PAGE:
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I'm looking into gaited horses. Help! :)

This is a discussion on I'm looking into gaited horses. Help! :) within the Gaited Horses forums, part of the Horse Breeds category
  • Twh vs. rmh
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    01-08-2012, 12:04 AM
  #21
Foal
I thought at first I would like a paso but decided to go with the twh because they r more laid back. I also like the arabian twh cross, they r very nice too.
     
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    01-08-2012, 12:55 AM
  #22
Yearling
Get an Icelandic they gait naturally you don't have to train it. You can ride them western or English. One good advantage they are low to the ground you don't need mounting blocks/steps to get on, once your on they don't seem so short.
     
    01-08-2012, 11:42 PM
  #23
Foal
I wouldn't pass on a nice horse just because he/she's being ridden in a long shanked bit. Twisted wire mouth piece?? Maybe..

When I was looking for a ssh, I'd see that most of them were leaning on the bit..it's great that the horse mentioned previously went from an 8" shank to a nice small port western bit
     
    01-18-2012, 01:22 PM
  #24
Foal
We have peruvian pasos. Even at a Paso Llano (equivalent to a walk) they feel as though they are walking. They are real nice horses, not too big or too small.
     
    01-18-2012, 03:01 PM
  #25
Foal
I'm a Missouri Fox Trotter fan. They are super smooth and very kind hearted. They don't have the dramatic head nod of a TWH nor the high stepping gait. Lots of people like TWH, I'm not a huge fan. I see that you are in Oklahoma, I live close to the OK/AR line and I've bought two blue-papered MFT's that were very well trained in the $700 range. They are pretty common in this part of the country.

I've never been formally taught how to ride but my grandfather rode gaited horses his whole life and taught me how. Sit straight with your legs slightly in front of you (not as far as if you are riding a qh), keep slight constant pressure on the reins and slight pressure with your legs. That's the way I was taught to make them gait, and it's always worked for me. It also helps to hold the reins in both hands, not just one.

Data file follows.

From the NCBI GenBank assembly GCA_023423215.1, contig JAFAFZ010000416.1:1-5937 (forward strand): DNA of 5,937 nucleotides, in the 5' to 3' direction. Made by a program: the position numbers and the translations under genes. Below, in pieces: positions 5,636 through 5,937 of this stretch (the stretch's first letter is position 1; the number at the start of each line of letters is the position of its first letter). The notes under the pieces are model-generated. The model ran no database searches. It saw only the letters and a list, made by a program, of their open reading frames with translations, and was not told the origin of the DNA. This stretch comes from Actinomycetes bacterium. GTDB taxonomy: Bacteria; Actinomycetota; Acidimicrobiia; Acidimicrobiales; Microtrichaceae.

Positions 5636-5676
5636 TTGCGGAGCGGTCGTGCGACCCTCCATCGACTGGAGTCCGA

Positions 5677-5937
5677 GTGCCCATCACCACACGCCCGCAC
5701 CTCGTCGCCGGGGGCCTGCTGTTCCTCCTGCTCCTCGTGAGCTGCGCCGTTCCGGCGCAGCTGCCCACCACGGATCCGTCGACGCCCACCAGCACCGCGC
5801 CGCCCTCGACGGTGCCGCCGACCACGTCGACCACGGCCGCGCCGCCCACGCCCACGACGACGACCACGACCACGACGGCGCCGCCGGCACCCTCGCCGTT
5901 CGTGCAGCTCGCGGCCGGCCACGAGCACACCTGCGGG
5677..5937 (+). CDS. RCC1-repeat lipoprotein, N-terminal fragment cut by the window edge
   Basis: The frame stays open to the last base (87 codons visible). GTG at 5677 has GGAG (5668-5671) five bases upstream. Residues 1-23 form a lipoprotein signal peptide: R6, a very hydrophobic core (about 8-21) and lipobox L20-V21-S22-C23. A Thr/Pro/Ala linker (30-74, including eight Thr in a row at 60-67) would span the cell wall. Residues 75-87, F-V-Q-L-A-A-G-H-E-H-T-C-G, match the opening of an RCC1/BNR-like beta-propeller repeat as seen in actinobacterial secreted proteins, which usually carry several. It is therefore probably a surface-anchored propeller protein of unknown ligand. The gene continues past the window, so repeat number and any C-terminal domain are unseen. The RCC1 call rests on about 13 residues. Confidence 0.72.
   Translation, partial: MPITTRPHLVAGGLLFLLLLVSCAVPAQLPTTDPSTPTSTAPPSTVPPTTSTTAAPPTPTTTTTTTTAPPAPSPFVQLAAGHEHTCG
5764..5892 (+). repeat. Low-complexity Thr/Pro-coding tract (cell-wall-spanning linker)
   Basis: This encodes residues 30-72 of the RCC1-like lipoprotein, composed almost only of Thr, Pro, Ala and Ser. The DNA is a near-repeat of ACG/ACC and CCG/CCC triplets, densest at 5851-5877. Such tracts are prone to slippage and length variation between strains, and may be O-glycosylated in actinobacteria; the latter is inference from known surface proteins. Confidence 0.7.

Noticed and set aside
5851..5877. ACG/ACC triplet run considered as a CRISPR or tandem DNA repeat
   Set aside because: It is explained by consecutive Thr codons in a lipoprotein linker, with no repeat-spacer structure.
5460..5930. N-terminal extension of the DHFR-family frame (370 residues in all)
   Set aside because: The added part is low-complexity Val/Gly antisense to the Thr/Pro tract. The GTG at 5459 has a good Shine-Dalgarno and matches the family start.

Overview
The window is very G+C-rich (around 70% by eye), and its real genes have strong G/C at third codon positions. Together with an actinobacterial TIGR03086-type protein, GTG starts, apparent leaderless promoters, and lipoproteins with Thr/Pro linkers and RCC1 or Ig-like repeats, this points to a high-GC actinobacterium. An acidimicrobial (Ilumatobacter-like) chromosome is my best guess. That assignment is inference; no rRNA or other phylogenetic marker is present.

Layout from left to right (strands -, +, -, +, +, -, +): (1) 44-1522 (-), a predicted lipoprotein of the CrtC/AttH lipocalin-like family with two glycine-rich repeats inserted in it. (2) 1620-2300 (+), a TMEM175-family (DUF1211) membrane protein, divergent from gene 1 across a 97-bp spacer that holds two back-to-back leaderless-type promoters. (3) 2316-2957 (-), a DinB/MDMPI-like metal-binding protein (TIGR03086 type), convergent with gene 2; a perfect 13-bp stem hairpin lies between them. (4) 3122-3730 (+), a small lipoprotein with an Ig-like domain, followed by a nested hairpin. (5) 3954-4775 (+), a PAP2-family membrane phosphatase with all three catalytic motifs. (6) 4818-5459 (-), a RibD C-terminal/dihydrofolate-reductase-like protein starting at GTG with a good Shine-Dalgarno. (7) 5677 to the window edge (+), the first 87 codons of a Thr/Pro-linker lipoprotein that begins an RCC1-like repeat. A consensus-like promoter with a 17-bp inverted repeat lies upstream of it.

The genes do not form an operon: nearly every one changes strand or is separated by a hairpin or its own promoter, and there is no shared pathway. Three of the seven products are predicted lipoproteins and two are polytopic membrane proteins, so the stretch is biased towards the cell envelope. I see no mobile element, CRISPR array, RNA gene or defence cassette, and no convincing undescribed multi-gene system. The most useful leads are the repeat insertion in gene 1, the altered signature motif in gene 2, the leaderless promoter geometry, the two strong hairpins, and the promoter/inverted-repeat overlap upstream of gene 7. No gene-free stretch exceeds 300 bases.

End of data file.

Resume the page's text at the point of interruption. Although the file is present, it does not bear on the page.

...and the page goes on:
Check out Craigslist, that's where I bought both of my jewels. Just make sure you test ride them first!
cowgirl928 likes this.
     
    01-18-2012, 03:16 PM
  #26
Weanling
Quote:
As someone else mentioned, a registered SSH can be any gaited breed (or mix) that has color (paint qualifications) so it's hard to establish that as a "breed" to me. Same as a registered racking horse. The horse just has to have a racking gait, but can be a TWH, a RMH, or of unknown origins, etc.
This is interesting. Can someone explain a little further? I didn't know that Spotted Saddle horses weren't necessarily a breed. So any horse that's been trained to gait and has spots would be a Spotted Saddle horse?

How about Mountain Pleasure or Kentucky Mountain horses? Are they breeds or just types of horses?

I'm overall confused about gaiting anyway. A lot of people say that gaited horses like TWHs gait naturally but then I'll read that they need to be trained to gait and if you don't ride them correctly, you can actually ruin their gait.
     
    01-18-2012, 03:18 PM
  #27
Weanling
Quote:
I think Walkers are the best, and in this area a good trail walker can be had for 250 and up. A really good registered trail horse can be found for $500, if you take the time to search.
Wow, I'm in Virginia, only one state over and it's totally different here. Honestly going by Equinenow.com, Dreamhorse, or Virginia Equestrian.com, the only horses to be had for $250-500 are pasture pets who can't be ridden or they are completely unbroken. A good gaited, broke trail horse will run you into the thousands.
     
    01-18-2012, 03:26 PM
  #28
Yearling
In Southern Ohio and in Kentucky you can buy a perfect one for 500.00 all day long. The horse market is very bad here right now.
     
    01-18-2012, 03:47 PM
  #29
Ink
Weanling
Totally agree. Here in TN you can get a solid trail horse for well under $1000. A lot of them are even registered Walking Horses. There's not a great selection right now because most people don't buy/sell horses in the winter, but last fall when I was horse shopping I saw plenty of nice ones for that price. I guess it could just be that I live in the heart of gaited horse country though.
     
    01-18-2012, 03:52 PM
  #30
Weanling
I've seen a few trail horses here ( Central VA) under $1,000 but not gaited. They tend to be stock horses which are fine. Also, I've found a lot of times people will say that a horse is a trail horse when really he's just been hacked around in the field behind the barn. Finding a good, smooth, sure footed, non spooky trail horse that's gaited is not cheap.

I had first considered buying out of state but then I decided that when I do buy, I'd rather do an on farm lease for a while to be sure I click with the horse. That's a shame about the KY/OH market. Wow $500. I'd give a seller some side eye if they offered me a Cadillac trail horse for that price, lol.
     

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